Tag: Wire Pink Flag

New Video: Introducing the Wiry Post-Punk of Up-and-Coming Leeds-based Trio Drahla

Led by Luciel Brown (vocals, guitars), the Leeds, UK-based trio Drahla have received national and international attention for meshing anxious and wiry post-punk with krautrock-inspired experimentation, featuring angular guitar chords and propulsive and hammering bass, the track is centered by Brown’s half-spoken/half-sung vocals as you’ll hear on “Twelve Divisions,” the band’s Pink Flag-era Wire-like Captured Tracks Records debut.

The recently released video is fully of erratic jump cuts, flickering lights and flickering imagery, the video is full of absurd and at times repetitive imagery and action.   As Brown says of the video, “The video is an abstracted representation of process and routine. This is depicted through the recreation of the cover artwork and repetitive nature of the content used.”

Advertisements

Initially formed in 1978 as a trio featuring founding members Steve Marsh, Doug Murray and his brother Greg Murray with synth player Jack Crow later joining the band, the members of Austin, TX-based punk act Terminal Mind, were influenced by the likes of Pere Ubu, Roxy Music, John Cale, and Wire — and despite a relatively short period of time together, managed to be at the forefront of Austin’s early punk rock scene, managing to quickly build a local profile, sharing bills with The Huns, Standing Waves, The Big Boys and Iggy Pop. As a result, they managed to subtly influence their hometown’s second wave of punk and noise rockers before splitting up to pursue a number of different projects: Marsh relocated to New York with his experimental noise act Miracle Room before returning to Austin to form space/psych rock act Evil Triplet and an experimental solo recording project he dubbed Radarcave; Doug Murray joined The Skunks; Greg Murray joined an iteration of The Big Boys. Unfortunately, Jack Crow died in 1994.

Now, as I’ve mentioned the proliferation of labels across the world of differing sizes has allowed for long lost bands to find their due, and interestingly, Terminal Mind’s retrospective album Recordings, which is slated for a January 19, 2018 release through Sonic Surgery Records  features the band’s very rate 4 song 7 inch album (which currently fetches more than $100 on eBay), a number of Live at Raul’s compilation tracks as well as a number of unreleased studio and live recordings. And the album’s first single “Refugee” find the short-lived band walking a tightrope between angular and nerdy post punk and furious punk with the band’s sound seeming like an amalgamation between Talking Heads: 77-era Talking HeadsPink Flag-era Wire, Entertainment! and Solid Gold-era Gang of Four, and Bad Religion.

Admittedly, while I listened to “Refugee,” there was this this sense that I had heard a band that through the weird machinations of fate and luck could have been much bigger than what they eventually wound up — after all, they were pairing tight hooks and angular power chords with an uncanny sense of melody a few years before Bad Religion even formed! But at the very least, hopefully the Sonic Surgery release will help fill in a necessary gap in the canon.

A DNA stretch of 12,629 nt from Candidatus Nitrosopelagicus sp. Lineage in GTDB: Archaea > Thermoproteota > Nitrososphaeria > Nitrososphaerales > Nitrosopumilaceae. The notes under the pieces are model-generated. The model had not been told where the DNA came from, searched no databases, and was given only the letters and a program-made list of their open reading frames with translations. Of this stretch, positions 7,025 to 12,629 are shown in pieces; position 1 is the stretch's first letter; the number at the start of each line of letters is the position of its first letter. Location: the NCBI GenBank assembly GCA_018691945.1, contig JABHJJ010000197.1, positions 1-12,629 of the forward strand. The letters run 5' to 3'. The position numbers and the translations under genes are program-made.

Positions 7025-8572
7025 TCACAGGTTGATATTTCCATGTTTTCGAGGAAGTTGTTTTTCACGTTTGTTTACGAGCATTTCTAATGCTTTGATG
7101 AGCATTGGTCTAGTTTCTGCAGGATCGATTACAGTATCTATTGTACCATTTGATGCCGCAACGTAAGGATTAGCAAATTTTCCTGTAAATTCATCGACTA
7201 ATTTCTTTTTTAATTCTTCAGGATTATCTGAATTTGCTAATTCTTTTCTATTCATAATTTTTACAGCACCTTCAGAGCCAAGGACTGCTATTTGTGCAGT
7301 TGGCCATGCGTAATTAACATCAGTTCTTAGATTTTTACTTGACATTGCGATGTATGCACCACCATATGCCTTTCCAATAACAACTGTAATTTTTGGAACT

Throughout the bulk of this site’s history, I’ve written quite a bit about the Brooklyn-based JOVM post-punk mainstays NØMADS. And as you’d recall, the act which is primarily comprised of Nathan Lithow  (vocals, synths, bass) and Garth Macaleavey (drums) spent the better part of last year writing and recording the material that would eventually comprise PHØBIAC, a concept album in which each song focuses on a different phobia, approached in an abstract, almost clinical fashion. Naturally, the material captures and evokes the innermost thoughts and anxieties of someone in the grips of a deeply crippling fear; but at its core, is a cautionary message for our heightened and uncertain times — that whenever we succumb to the irrationality of our fears, chaos and self-destruction will be the result.

Throughout the course of 2017, the Brooklyn-based JOVM mainstays have released a new single from the album every month, adding the band to a growing list of artists, who have experimented with how an album is packaged, arranged, marketed, publicized and sold in the blogosphere age. Interestingly enough, during the summer, the duo announced that they’d be splitting the full-length album into two separate EPs — the organic, punk rock-like PHØBIAC Part 1, which features Lithow collaborating with his bandmate Macaleavy and the synth-driven, prog rock-like PHØBIAC Part 2, which features Lithow collaborating with acclaimed drummer Brian Wolf, who has worked with David Byrne, St. Vincent and the legendary Dap Kings.

“Xenophøbia,” the jagged and tense, Entertainment!-era Gang of Four/Pink Flag-era Wire-like new single from NØMADS focuses on an all-too familiar fear that has dominated the news and the attention of the world — xenophobia, the fear and hatred of strangers or foreigners, as well as anything that is considered strange or foreign. Featuring the band’s original duo of Lithow and Macaleavy, the single’s lyrical perspective is that of an aging, tyrannical dictator, pounding his fists behind a podium and riling the fears and hatreds of a fervent, frothing mob while being a meditation on what it means to be an outsider — whether racially, religiously or culturally — in the internet age. But along with that, the song points at the chilling and increasingly fascistic turn our culture and government have taken since Trump has taken office, suggesting that we should be fearful of what could happen next and resist with every fiber of our beings.